Tuesday, April 26, 2011

Quench Tub Sieve

My main quench tub is a steel tank of about 40-gallon capacity which I hauled home from the scrap yard. I rarely actually quench anything as in the sense of rapidly cooling steel through the eutectoid point to harden it. I mostly use the water to cool steel that is still a bit too hot to pick up bare handed.

Too often a tong-held work piece would slip free and settle to the murky bottom where I’d have to retrieve it with a shoulder-depth plunge and finger search. I finally tired of that so I equipped all my quench tubs with handled sieves which can be easily lifted. The big one is in the forge room and there are three other smaller ones at other work stations.

In each case I used a ring roller to make a ring of strip stock such as 1/8” x 1” that loosely fitted the inside diameter of each quench tub. I then welded on a piece of expanded metal and cut around the outside of the band with the torch to remove the excess. A cross bar was welded for added strength and to provide a place to attach a vertical handle near the center.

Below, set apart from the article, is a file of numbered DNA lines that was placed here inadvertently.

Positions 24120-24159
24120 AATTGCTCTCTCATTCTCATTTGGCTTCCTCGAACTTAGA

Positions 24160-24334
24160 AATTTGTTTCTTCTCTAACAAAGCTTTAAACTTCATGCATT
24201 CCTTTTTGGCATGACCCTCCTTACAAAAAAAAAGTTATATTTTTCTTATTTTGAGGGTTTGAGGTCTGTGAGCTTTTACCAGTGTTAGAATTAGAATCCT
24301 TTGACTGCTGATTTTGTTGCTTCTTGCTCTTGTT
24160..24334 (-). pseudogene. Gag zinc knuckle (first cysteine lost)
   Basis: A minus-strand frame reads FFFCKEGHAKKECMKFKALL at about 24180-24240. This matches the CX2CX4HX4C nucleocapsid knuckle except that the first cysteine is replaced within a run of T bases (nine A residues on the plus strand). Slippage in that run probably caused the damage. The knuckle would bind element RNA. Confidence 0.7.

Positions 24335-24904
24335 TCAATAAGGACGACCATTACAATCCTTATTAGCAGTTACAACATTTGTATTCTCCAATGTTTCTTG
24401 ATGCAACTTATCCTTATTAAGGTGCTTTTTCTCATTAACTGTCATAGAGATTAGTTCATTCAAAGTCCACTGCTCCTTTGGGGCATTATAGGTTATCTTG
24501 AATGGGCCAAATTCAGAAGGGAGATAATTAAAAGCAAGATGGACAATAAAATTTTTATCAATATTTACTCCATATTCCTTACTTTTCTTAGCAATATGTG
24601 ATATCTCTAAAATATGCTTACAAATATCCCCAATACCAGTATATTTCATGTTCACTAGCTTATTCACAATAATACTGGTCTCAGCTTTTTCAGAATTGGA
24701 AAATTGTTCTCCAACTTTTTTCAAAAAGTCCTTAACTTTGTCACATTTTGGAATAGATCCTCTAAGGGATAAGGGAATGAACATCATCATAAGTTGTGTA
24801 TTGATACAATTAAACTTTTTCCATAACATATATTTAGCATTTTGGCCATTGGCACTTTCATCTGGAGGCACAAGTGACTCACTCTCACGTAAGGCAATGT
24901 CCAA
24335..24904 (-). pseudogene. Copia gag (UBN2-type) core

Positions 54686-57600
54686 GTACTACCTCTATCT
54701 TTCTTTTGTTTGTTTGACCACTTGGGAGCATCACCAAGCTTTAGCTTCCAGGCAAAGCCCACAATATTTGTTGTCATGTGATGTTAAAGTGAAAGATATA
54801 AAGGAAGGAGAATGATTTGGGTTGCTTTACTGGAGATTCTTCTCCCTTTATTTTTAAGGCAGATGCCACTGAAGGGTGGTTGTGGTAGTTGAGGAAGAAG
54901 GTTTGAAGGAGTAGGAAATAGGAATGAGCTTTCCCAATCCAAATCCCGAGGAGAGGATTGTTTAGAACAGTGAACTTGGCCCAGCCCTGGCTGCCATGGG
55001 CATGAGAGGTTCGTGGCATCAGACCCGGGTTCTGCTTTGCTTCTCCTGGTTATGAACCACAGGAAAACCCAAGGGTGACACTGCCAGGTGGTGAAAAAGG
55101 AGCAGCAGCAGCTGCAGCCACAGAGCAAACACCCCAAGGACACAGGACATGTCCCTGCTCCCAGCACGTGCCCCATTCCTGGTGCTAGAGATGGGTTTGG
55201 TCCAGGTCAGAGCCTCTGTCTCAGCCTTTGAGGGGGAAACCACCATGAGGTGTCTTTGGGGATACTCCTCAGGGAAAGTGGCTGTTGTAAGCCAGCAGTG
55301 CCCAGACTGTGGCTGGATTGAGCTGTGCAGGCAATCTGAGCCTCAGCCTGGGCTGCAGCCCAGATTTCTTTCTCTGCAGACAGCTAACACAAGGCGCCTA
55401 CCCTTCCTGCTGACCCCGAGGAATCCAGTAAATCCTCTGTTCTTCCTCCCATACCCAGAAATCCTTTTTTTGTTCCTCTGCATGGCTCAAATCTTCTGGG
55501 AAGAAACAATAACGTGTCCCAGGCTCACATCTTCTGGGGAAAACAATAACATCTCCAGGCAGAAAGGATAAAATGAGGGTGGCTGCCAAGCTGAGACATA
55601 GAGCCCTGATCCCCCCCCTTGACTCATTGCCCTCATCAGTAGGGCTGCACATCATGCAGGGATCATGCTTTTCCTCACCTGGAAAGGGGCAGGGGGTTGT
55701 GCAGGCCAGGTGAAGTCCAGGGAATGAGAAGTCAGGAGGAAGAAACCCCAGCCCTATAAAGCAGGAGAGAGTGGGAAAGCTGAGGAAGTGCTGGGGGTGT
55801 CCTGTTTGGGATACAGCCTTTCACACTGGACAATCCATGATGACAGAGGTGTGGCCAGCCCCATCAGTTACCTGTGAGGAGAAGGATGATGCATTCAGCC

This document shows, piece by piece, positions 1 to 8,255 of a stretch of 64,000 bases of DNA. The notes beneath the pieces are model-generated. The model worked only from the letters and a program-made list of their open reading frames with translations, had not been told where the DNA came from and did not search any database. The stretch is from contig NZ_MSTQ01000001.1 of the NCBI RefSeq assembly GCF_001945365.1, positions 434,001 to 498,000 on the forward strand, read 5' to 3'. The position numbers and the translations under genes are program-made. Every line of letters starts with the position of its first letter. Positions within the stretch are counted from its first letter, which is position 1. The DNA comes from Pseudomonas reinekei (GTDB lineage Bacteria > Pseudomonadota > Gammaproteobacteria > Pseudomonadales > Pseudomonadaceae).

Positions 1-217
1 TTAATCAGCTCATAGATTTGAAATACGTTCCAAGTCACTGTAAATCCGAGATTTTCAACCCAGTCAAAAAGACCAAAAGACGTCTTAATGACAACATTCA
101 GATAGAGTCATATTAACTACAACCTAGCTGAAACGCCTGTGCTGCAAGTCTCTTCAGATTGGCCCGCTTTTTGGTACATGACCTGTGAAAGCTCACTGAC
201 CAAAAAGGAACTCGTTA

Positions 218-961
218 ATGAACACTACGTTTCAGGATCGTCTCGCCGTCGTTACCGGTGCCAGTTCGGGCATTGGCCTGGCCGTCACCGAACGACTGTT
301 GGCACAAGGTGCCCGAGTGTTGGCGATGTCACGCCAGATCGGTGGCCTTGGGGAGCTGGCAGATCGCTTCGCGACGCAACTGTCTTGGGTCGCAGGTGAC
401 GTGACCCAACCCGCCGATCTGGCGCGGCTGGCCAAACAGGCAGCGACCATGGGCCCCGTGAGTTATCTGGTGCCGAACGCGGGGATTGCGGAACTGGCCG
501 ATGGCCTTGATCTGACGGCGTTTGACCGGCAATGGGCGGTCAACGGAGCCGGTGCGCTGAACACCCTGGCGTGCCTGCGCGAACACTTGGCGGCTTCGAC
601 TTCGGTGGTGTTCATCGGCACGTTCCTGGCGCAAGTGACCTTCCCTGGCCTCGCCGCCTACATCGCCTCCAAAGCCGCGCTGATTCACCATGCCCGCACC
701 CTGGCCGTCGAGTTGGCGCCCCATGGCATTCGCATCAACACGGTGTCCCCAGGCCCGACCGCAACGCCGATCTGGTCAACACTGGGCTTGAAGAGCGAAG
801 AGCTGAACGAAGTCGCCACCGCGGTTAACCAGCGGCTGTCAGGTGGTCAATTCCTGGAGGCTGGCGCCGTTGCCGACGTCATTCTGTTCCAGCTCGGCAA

I once stuck a sharp pointed bar into one of the tubs and poked a hole in the bottom which caused a leak and required repair. At the time I thought about cutting pieces of stall mat or some similar tough material to line the bottoms to protect them but so far haven’t gotten around to doing that.

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